I need you to know a few things about my child. She came to our family though adoption and I know this may sound oddly confessional to you, even perhaps a little bit overly friendly. But I need you to know this because I am nothing if not by now an expert on my child. She will need more in your class than many of the other students. Oh she is bright alright and she loves school, but you see September for her is hard. So hard that she will come home and explode several nights before she eventually loses it and threatens to kill herself. This is at 7. You may rationalize this when I tell you and say oh she’s a dramatic girl. Seems happy enough at school. But if you look closer you will see that she doesn’t have that many friends. That she is working too hard to make you happy or not working at all. That she experiences the world as a series of rejections. That September is the hardest month because it is a separation, a change or transition that brings about all those sad feelings of grief and loss that adoptees carry just beneath their skin. So easily activated at times by any slight rejection, even a reminder of difference. I hope you will think about this and remember that for some children the routine discussion of differences and the getting to know you assignments at the start of school are painstakingly hard. I want you to know that she is grieving every Fall, missing things she cannot articulate. You can make it better by changing the assignments slightly to include all types of families, to help all children feel safe. You can help by communicating effectively with me, her parent. You can help her feel safe by being there and being sensitive. You make a difference.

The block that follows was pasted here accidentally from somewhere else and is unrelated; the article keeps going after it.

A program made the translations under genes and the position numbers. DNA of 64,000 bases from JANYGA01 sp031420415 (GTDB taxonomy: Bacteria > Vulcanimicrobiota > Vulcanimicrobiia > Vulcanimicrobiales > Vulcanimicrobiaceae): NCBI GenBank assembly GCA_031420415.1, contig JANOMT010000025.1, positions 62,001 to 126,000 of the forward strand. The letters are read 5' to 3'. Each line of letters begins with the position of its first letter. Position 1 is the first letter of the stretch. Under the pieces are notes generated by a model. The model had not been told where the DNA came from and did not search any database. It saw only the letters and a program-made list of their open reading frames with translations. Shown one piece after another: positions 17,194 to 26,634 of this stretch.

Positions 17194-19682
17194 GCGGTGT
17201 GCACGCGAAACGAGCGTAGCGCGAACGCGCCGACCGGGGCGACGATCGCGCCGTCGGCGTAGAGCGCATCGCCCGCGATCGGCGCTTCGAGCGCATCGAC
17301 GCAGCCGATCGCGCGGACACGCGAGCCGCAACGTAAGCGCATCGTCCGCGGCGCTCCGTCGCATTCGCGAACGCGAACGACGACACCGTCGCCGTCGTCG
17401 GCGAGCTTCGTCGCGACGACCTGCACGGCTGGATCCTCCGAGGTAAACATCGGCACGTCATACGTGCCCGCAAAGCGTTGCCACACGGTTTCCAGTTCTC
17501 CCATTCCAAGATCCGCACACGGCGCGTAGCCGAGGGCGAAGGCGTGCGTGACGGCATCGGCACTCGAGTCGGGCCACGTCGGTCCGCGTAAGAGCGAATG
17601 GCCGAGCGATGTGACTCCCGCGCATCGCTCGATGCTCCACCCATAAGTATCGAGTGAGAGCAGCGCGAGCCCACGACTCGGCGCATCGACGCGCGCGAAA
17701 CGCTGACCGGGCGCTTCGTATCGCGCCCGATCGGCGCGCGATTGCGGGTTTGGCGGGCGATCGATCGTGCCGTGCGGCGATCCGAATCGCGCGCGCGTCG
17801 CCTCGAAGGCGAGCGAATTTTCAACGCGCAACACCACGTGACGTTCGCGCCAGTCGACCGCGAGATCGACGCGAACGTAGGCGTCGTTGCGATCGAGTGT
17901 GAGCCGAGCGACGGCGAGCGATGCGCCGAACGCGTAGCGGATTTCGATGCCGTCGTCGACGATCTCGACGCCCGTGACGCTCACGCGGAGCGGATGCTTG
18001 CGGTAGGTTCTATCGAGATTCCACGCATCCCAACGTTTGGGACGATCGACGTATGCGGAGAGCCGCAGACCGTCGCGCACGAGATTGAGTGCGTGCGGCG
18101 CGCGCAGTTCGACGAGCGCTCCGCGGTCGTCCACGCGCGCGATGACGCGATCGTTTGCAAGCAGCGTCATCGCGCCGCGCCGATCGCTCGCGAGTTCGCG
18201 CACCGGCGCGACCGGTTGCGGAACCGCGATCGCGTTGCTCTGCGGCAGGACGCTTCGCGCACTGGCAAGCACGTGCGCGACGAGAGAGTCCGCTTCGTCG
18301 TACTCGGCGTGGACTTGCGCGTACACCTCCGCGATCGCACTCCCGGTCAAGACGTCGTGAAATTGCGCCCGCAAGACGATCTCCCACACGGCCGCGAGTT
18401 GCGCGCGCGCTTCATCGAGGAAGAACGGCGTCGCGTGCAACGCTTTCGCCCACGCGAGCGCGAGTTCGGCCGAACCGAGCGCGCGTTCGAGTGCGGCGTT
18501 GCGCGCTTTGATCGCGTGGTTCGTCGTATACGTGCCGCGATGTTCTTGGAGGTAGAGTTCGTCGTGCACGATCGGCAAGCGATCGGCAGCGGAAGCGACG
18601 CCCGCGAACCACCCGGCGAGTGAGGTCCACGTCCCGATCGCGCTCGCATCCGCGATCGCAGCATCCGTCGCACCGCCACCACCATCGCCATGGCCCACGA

Adoptive parents (the ones who will pick up the pieces if you fail.)